vrijdag 15 januari 2016

Cochin Calling: Smile, Wave & Happy New Year

Avoiding the major cosmopolitan cities of the South (Chennai, Bangalore) Kochi or Cochin is a more relaxed the place to start a South Indian journey. Judging from names as 'The Dutch Cemetery' and 'The Dutch Palace', I'm not the first of my people to think so.

In addition to my ancestors (±1660-1814), Kochi also bears the marks of other fellow European 'traders', the Portuguese (1500-1650) and of course the Britishers (1815-Independence). But Chinese fishing nets, mosques and even a 400 old synagogue show that Kochi actually belonged to everyone who had something that someone else wanted. These days Kochi - the island just off the coast - belongs mainly to tourism, with the mainland Ernakulam region as its more regular Indian cosmopolitan counterpart.

If you're expecting to see cows roaming the streets, creating their holy chaos and even holier dung, Kochi will be a terrible disappointment. There as some goats, a few stray dogs, but other than that Kochi is fairly orderly and relatively clean, though don't expect a garbage free beach. Being an island, traffic is also within limits, making it fairly easy to move around. If a place is not a 'Homestay' it's a restaurant and the place has some decent restaurant, so getting food is not an issue either. All in all, a fine place to start!

It's nothing new, but - at the least on the first day - it still surprises me a bit. How the tuktuk sneaks up on you, startle you with their honk and then go 'taxxxxi siiir?' or worse, the 'heelooow siir, howayou? Where you from?' which basically means the same thing. But they are relatively easy dissuaded, compared to some northern tourist cities. Just one 'no, thank you' with a dismissive wave of the hand does the trick, making simply walking around town a lot easier.

As I arrived on the 30th, my second day was already the last day of the year, which means time for celebrations! And Indians love celebrations. For all three days I've been there, the town was buzzing with Christmas/New Year festivities. Including some pretty remarkable ones...

For a land in which homosexuality is forbidden, it was really quite surprising to see Drag Queens parading openly and full attire in the crowds around the new year festivities. Even more surprising was the love shown to them by some Indian guys, who were all over them, while their fellow countrymen and women just looked either surprised or horrified/disgusted. Maybe it is a 'go crazy, it's the last day of the year thing'? Both the drags and the guys around them seemed to have a good time, so I guess it's cool.

One thing they did like to go crazy during the last day of the year were dolls or more specifically, straw dolls dressed as Santa. While there was a giant cowboy doll burning at the beach, the streets of Kochi were dotted with burning Santa's who were not really Santa's - despite the beard and the red/white clothing - but the year 2015. While I'm not sure what 2015 did to deserve such an ending, I know that people were very much looking forward to the new year.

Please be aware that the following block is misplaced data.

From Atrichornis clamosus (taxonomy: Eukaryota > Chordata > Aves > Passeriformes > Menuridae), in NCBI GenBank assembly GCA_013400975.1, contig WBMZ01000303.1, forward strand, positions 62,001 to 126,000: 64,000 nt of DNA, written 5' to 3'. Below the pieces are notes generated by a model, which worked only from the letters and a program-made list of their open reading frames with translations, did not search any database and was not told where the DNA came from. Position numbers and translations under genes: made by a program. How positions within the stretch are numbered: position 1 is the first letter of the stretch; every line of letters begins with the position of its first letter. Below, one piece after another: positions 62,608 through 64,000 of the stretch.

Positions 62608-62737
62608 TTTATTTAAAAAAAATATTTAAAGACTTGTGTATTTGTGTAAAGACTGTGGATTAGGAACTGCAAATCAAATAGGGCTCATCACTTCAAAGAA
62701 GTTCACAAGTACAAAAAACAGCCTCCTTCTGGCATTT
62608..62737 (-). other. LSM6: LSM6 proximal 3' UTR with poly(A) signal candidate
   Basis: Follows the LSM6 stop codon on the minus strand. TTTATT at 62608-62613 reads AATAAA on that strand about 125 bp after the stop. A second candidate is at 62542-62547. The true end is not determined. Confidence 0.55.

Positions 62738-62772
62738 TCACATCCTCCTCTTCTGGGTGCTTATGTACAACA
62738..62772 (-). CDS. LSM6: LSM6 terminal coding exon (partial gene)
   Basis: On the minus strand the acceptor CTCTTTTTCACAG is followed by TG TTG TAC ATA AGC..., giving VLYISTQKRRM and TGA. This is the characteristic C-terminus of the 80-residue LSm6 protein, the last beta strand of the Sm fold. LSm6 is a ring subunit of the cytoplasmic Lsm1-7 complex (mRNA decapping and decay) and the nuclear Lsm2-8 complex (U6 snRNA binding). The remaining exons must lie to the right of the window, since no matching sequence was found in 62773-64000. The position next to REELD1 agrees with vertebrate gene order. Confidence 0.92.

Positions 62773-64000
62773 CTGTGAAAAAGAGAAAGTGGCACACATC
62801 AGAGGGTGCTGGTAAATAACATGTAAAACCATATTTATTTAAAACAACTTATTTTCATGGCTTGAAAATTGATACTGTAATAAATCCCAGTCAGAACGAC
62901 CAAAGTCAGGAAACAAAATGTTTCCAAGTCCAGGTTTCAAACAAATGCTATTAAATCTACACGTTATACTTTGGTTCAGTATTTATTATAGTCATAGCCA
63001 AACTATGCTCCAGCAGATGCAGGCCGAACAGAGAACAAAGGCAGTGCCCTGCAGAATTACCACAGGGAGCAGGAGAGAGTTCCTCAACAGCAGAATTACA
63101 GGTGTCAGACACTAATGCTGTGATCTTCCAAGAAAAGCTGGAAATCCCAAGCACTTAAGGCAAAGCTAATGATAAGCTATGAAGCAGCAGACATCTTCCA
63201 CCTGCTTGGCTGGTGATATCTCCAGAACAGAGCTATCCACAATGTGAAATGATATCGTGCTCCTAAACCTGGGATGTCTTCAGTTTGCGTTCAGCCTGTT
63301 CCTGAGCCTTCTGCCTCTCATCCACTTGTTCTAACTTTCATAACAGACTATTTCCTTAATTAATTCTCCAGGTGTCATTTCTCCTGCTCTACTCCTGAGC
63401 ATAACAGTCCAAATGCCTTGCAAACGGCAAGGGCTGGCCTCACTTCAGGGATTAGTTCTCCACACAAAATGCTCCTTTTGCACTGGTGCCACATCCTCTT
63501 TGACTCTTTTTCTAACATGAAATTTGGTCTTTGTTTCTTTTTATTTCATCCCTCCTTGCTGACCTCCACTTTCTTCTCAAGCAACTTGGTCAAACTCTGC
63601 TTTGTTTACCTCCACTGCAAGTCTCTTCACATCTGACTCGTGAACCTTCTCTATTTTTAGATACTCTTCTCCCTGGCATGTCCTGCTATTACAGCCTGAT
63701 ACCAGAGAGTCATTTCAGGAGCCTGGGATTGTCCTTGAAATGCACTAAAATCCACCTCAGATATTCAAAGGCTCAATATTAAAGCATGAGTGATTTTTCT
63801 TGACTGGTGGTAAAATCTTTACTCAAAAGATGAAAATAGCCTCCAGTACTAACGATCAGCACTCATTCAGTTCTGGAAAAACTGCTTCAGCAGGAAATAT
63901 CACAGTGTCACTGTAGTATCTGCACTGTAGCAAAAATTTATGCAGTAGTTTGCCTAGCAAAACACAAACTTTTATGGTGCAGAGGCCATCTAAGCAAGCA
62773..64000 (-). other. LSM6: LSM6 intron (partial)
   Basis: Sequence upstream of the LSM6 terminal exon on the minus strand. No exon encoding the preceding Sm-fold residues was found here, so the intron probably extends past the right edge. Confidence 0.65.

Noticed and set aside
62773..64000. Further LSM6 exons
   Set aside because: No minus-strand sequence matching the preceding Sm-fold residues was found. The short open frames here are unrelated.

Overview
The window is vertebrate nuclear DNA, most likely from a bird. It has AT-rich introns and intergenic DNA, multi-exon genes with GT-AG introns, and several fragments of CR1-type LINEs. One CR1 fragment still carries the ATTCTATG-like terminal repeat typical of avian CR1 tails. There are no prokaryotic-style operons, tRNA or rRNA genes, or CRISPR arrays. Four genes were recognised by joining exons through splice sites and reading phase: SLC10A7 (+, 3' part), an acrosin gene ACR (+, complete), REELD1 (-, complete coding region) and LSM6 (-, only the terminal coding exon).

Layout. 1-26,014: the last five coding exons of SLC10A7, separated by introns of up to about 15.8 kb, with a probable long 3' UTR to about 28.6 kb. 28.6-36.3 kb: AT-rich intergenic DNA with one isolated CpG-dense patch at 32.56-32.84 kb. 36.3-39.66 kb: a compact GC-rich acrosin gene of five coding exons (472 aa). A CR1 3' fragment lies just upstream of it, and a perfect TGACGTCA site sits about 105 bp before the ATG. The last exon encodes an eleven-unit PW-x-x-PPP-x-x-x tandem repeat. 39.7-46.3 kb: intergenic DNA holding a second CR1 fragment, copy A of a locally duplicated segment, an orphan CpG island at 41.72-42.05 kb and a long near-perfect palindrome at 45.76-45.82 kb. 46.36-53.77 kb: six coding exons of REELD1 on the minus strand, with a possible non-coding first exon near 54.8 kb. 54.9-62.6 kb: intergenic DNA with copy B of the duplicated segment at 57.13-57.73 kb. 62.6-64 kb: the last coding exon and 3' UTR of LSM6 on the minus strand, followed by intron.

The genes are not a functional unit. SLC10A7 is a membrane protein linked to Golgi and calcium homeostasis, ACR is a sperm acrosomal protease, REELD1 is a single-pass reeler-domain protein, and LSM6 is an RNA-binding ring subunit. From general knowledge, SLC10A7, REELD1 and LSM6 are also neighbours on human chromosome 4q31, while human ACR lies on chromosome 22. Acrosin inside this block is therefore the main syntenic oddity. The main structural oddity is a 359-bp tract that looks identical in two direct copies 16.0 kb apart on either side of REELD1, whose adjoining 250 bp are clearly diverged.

If you ever find yourself on a cycling tour around Cochin on New Year's Day, you'll know what I'm talking about. Quite regularly people - and especially kids - wave when you as a tourist pass by, especially if you enter the villages outside the main town. Here that incentive to wave was reinforced by a general desire to wish us a 'happy new year'. And so every 500 meters or so there was a exchange of wishes for happiness in and for 2016.

And if you're in need for some spiritual closure for the end of the year/beginning of the new one, then Kochi is a good place to be. Especially if you're Christian. At least on Fort Kochi, Churches vastly outnumber Hindu temples (at least 'visually') and quite a few of them seem brand new, with a modern (glass) look. And most of them seem to give as much importance to the New Year's Eve and day mass as they would do a Christmas one. Of course it's a bit indianized, it's all a bit more kitsch with bright multicolor lights and the mass being in the open in December.

Despite some local adoptions, Christianity seems to practiced in a mostly familiar way. If anything Jezus and Mary seems whiter here, which may also be related to Indian beauty standards, which favour lighter skin. Of course there are some odd cases, such as a statue depicting Jesus on a horse , waving his sword like he's leading a charge. Other than that he's sometimes dressed in local attire, which could even be true as the man - after the whole ordeal with the cross - spent his remaining years in India. That's one option anyway.

Travel tips:
- Prepaid taxi from the airport to Fort Kochi are rs1200, which is a decent price for the 50km trip, especially after a 10 hour flight.
- Fort Kochi to Allepey. There's a bright orange KURTC AC Volvo bus leaving from Fort Cochin to Alappuzha around 8.15 am (3hr, rs128), which is probably the best option by road. No booking in advance, just show up on time. Alternatively you can book a (house)boat, I've heard Waltons in Fort Kochi is happy to help you arrange that.

Geen opmerkingen:

Een reactie posten